A Recovery Story


The Lochner Family recently shared with us their journey through their first year as a 'Cancer Family.' Their son, Alden, has had an uphill battle with his illness, but there is light at the end of the tunnel!



“Our story begins on September 6th, 2019, the night before Alden was meant to start kindergarten. He had been complaining about belly pain the day before, we thought it was a virus or appendicitis or new school butterflies, but that night it got so bad we took Alden to the ER. After many tests, they found a tumor the size of a soft ball in his intestines called Neuroblastoma. He was admitted to Hassenfeld Children’s at NYU Langone immediately, where we quickly found ourselves in a whirlwind of what seemed like hundreds of doctors, nurses, and staff throwing information at us. After countless tests, procedures, and surgeries, we learned that Alden was in stage 4 - it had spread to his bone-marrow. The doctors prescribed Alden the most aggressive and harshest treatment plan known to kids.



That begun our lives as a ‘Cancer Family’. My mom retired to help care for both Alden and our younger son, River, then just six months old. My husband and I both continued to work, we could not afford to lose our insurance.



The first six months of chemotherapy were brutally hard on Alden, and we spent so much time at the hospital. A dual bone marrow transplant was followed, as did more chemotherapy, fevers, sepsis, pneumonia, and a 10 hour surgery to remove the tumor. While there were no guarantees the surgery would be a success, thankfully Alden came through with flying colors.



We are presently in our second cycle of immunotherapy. This is no picnic, but the side effects are not nearly as awful as chemo. His hair is growing back, and we see a light at the end of the tunnel. He has 4 more monthly cycles to go then we’ll be done around Christmas.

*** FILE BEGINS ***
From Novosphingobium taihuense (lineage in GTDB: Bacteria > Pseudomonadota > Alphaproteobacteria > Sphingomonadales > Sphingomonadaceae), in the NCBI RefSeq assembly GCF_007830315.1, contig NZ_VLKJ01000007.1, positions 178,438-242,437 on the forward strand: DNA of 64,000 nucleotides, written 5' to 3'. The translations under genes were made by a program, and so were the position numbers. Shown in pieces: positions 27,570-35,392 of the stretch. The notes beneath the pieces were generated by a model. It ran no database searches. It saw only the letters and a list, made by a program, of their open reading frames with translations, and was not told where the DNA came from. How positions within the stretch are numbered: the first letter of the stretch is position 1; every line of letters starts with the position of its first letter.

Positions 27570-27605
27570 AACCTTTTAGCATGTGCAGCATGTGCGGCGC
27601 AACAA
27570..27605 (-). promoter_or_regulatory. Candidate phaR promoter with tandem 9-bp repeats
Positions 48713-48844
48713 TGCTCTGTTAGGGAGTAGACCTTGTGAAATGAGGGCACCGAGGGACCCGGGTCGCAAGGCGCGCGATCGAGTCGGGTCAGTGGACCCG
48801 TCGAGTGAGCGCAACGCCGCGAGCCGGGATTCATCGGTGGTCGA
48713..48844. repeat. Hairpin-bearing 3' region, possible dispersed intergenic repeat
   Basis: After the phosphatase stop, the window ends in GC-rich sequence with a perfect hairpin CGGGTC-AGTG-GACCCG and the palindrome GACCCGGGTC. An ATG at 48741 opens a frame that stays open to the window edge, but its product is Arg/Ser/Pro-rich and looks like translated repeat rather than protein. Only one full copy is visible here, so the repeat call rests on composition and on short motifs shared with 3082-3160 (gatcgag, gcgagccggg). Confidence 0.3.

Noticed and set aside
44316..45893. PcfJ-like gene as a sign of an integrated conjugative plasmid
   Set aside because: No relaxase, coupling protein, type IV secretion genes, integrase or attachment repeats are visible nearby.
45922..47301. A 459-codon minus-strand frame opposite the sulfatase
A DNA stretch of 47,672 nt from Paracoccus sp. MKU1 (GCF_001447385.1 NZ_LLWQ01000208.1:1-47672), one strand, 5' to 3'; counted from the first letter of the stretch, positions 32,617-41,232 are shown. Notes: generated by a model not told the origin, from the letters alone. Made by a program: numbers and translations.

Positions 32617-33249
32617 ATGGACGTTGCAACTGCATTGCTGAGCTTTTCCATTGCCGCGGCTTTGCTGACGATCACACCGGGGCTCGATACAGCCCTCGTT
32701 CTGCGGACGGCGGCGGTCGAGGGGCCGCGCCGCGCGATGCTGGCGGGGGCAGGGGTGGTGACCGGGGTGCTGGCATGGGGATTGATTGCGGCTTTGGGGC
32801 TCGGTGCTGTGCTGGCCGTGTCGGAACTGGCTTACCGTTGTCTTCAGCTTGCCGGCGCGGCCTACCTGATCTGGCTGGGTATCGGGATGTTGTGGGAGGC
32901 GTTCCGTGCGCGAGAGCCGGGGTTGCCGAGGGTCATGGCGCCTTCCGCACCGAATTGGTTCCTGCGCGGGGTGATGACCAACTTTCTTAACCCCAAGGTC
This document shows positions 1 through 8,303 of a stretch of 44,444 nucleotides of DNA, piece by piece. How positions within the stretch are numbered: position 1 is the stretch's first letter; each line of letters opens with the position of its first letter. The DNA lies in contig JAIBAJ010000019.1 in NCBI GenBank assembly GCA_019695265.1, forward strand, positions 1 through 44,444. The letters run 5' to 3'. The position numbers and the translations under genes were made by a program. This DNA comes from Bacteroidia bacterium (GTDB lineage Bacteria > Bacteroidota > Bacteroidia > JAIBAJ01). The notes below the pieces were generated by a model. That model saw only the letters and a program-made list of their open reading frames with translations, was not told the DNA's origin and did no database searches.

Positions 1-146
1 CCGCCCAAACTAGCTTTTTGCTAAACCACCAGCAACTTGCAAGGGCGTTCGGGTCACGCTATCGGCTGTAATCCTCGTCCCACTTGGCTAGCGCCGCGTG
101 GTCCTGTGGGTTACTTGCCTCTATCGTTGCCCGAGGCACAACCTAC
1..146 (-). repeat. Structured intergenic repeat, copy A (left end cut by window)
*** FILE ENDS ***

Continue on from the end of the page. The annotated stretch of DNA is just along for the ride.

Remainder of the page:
We decided to move to Nyack to give the boys a proper house and a yard with nature and fresh air. We are thrilled to not live in a tiny Brooklyn apartment. Now that the worst is behind us, we would love for Alden to start 1st grade and be a ‘normal boy’ but with COVID-19 and Alden being immunocompromised, it’s just too risky. He’ll be home schooled for at lease another semester.



We hope that 2021 will be calm and peaceful, and we can enjoy singing birds and building snowmen in our back yard and watching our children grow. Alden will do scans 3 times a year for 5 years, they say if the cancer comes back it will do so in the first 5 years. Although the statistics for this treatment are not 100% survivorship, we do our best not to live in fear. The best we can do is enjoy our strong, beautiful family and be thankful for every day.



The nurses and doctors of NYU Hassenfeld have become our family. We have always felt we were with the best possible team in the world, our oncologist leads the Children’s Oncology Group and was the director of Pediatric Oncology.



We could have not gotten through this year without the support of our friends, family, and the wonderful Frances Pope Foundation who brought emotional and financial relief to us during some of our darkest days. Thank you from the bottom of our hearts."



Katy, Conrad, Alden and Baby River

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